Footnote: Why Rely on HadSST3

HadSST3 is distinguished from other SST products because HadCRU (Hadley Climatic Research Unit) does not engage in SST interpolation, i.e. infilling estimated anomalies into grid cells lacking sufficient sampling in a given month. From reading the documentation and from queries to Met Office, this is their procedure.

HadSST3 imports data from gridcells containing ocean, excluding land cells. From past records, they have calculated daily and monthly average readings for each grid cell for the period 1961 to 1990. Those temperatures form the baseline from which anomalies are calculated.

In a given month, each gridcell with sufficient sampling is averaged for the month and then the baseline value for that cell and that month is subtracted, resulting in the monthly anomaly for that cell. All cells with monthly anomalies are averaged to produce global, hemispheric and tropical anomalies for the month, based on the cells in those locations. For example, Tropics averages include ocean grid cells lying between latitudes 20N and 20S.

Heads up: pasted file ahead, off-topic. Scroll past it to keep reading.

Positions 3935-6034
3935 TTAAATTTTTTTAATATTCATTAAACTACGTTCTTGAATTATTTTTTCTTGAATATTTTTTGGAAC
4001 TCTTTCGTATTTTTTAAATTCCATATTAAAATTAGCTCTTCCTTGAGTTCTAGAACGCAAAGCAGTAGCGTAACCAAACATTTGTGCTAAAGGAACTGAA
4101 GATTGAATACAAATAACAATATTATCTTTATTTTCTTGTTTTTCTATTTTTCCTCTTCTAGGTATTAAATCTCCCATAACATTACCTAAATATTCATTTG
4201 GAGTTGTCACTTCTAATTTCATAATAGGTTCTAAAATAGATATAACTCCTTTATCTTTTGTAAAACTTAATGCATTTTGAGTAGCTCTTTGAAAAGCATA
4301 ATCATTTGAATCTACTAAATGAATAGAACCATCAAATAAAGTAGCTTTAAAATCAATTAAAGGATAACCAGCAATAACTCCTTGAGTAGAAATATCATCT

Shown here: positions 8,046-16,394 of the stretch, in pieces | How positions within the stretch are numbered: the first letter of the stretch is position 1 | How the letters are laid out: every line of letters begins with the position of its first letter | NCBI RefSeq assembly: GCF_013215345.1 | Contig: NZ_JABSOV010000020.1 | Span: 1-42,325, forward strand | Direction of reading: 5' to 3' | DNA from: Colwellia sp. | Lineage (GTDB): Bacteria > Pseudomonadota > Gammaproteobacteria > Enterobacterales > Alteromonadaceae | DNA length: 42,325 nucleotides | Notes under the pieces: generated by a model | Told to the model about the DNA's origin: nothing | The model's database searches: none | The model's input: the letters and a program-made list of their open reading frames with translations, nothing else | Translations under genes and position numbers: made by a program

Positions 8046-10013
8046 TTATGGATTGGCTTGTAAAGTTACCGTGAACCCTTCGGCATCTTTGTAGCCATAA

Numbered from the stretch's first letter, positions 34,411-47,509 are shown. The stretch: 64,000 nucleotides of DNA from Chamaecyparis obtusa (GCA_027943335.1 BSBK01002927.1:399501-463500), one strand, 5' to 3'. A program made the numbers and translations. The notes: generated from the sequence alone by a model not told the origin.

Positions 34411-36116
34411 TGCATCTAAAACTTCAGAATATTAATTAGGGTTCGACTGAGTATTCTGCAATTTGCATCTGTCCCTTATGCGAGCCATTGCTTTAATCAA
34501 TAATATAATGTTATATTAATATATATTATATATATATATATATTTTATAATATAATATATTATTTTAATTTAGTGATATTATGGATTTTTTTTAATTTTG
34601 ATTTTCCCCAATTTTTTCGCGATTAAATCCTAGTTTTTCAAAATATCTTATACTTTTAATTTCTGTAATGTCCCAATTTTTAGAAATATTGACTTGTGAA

Gridcells lacking sufficient sampling that month are left out of the averaging, and the uncertainty from such missing data is estimated. IMO that is more reasonable than inventing data to infill. And it seems that the Global Drifter Array displayed in the top image is providing more uniform coverage of the oceans than in the past.

uss-pearl-harbor-deploys-global-drifter-buoys-in-pacific-ocean

USS Pearl Harbor deploys Global Drifter Buoys in Pacific Ocean

 

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Mar. 2018 Ocean Cooling? Wait and See

 

globpop_countriesThe best context for understanding decadal temperature changes comes from the world’s sea surface temperatures (SST), for several reasons:

  • The ocean covers 71% of the globe and drives average temperatures;
  • SSTs have a constant water content, (unlike air temperatures), so give a better reading of heat content variations;
  • A major El Nino was the dominant climate feature in recent years.